While many consumers have embraced mobile banking and been generally pleased with their experience, data also shows that some consumers still are reluctant to adopt new payment technology that could make their shopping experiences online and in the real world more convenient.

Experts have often cited consumer fears over the security of mobile wallet systems as the largest hurdle to widespread adoption of the technology, ahead of even the fact that the technology required to complete such a transaction is not widely available, according to . As a consequence, the companies developing these mobile purchasing platforms will likely need to do a bit of work to reassure consumers that their systems are secure.

However, others say that most consumers only trust traditional payments more than mobile ones because they’re more accustomed to them, and there will naturally be resistance to change, the report said. Nonetheless, traditional purchases are often viewed by experts as being fairly unsecure.

“It makes no sense to make the argument that because the 16-digit account number has been around longer that it’s better,” Ben Milne, CEO and co-founder of mobile payment provider Dwolla, told the news magazine. “In any event, probably what it means is the system has more problems. To me, if anything, it has probably more known ways of being exploited because it’s been around for so long.”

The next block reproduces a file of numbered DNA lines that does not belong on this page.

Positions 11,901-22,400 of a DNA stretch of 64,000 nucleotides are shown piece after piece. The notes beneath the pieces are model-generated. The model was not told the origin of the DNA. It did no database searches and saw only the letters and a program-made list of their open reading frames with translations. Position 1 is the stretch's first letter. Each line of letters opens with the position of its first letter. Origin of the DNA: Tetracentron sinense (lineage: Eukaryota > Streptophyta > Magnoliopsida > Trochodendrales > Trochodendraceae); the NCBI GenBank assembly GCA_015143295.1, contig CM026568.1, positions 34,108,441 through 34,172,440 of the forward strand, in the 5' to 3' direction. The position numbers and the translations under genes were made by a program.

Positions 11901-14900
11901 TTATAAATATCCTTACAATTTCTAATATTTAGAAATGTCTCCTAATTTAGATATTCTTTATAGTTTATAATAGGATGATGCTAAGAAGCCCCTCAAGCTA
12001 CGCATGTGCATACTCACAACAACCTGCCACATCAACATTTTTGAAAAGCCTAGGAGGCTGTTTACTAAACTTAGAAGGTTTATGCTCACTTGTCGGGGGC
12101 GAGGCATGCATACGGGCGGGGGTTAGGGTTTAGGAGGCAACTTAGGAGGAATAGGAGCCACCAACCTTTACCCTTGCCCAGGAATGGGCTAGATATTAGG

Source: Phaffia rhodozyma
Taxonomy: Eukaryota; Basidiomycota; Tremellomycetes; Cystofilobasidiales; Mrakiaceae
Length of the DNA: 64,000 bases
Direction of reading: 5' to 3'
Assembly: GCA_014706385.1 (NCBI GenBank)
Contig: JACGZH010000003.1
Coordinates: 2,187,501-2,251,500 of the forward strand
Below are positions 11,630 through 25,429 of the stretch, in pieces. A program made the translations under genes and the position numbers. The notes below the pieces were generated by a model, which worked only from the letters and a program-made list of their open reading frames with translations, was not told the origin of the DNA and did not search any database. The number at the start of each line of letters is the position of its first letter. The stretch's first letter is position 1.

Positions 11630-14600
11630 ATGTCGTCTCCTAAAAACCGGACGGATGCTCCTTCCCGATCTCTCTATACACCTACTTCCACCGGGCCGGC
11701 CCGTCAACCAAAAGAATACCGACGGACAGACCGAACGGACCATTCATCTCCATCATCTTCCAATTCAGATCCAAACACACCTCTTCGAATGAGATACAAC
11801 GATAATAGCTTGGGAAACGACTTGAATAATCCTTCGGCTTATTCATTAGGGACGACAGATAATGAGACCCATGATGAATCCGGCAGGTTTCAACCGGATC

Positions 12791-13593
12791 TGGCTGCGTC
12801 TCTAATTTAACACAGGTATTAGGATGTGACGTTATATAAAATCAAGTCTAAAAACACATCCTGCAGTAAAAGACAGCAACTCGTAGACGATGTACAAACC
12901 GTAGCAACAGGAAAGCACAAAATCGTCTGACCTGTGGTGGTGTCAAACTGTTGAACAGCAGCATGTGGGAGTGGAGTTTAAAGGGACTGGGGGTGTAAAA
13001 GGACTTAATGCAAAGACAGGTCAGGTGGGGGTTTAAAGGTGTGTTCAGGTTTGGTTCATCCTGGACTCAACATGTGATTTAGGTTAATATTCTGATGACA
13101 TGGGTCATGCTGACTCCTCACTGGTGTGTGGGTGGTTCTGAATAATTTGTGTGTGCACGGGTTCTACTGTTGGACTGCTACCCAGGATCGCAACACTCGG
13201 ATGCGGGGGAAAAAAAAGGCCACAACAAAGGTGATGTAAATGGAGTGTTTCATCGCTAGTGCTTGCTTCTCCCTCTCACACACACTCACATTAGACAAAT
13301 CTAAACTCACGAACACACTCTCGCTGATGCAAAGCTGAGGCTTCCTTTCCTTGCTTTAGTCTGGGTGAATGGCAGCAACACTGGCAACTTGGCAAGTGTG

In fact, mobile payments are likely far more secure than traditional credit card swipes even in its infancy, the report said. The way data is encrypted on these systems makes it far more difficult to crack than the technology on the back of all , which has been around since the 1950s.

However, experts also say that consumers concerned about the security of their mobile wallet systems can add some protections on their end as well, such as password- or keycode-protecting their phone, and choosing payment verification methods that require two types of information to validate a transaction, the report said.

Mobile wallet technology will likely be adopted on a widespread basis within the next few years, as most analysts say it’s a matter of if, not when, consumers will accept the payment method as being legitimate and convenient. Some have projected that the industry could be worth tens of billions annually by just 2015.

Article originally posted on .

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